A few years ago James Hobley, an eleven-year-old with autism, blew away the audience on “Britain’s Got Talent” with an amazing dance routine. But are there really any benefits of dance for children on the autism spectrum?
The practice of dance is highly structured and very ritualized, a selling point for children with autism. Dance has the power to help unlock the imagination of a concrete thinker and it empowers the dancer to give expression to their inner life, something crucial to children who struggle with other modalities of communication.
The experience of dance can open up children with autism to the possibility of more connection with others. Social interaction demands being on the same page with peers — something very difficult for a child on the spectrum to achieve. By encouraging children with autism to dance to rhythms, the mirroring of another’s experience bestows the satisfaction of belonging to a group.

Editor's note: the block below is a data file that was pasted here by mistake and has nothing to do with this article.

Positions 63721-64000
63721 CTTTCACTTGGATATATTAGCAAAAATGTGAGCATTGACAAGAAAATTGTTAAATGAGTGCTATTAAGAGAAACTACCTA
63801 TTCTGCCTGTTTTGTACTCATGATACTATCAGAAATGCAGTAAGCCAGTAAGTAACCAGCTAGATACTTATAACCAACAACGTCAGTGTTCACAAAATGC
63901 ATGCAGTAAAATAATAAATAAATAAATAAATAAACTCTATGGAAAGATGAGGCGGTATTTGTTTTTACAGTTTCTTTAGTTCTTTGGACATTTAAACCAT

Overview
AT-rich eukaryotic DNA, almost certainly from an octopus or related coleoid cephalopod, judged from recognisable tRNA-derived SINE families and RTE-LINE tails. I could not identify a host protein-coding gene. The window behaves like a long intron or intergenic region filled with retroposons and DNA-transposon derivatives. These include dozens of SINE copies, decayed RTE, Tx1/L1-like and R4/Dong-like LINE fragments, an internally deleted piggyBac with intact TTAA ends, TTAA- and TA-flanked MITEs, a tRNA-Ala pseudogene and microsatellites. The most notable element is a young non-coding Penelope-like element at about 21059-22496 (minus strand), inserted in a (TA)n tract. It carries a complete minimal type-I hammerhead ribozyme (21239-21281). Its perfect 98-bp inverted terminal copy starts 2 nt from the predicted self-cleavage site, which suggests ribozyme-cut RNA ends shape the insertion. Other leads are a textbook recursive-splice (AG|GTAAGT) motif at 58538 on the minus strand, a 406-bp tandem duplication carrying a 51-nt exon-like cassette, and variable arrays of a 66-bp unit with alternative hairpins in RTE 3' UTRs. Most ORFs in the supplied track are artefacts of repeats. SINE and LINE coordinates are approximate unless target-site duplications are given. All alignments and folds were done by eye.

Cutting-edge research points to children with autism needing multiple types of stimulation in order to process information. The combination of music and dance help the brain to reorganize itself. In dance, the child processes music, learns movement, performs movement to that music, then repeats it multiple times. The hearing, listening, processing, executing and repetition enable a child’s brain to forge new pathways, engaging both the right and left side of the brain.
The following video is a great introduction to the usefulness of dance for ASD:
Look out for more on this topic soon, and hopefully a feature of some of our clients!
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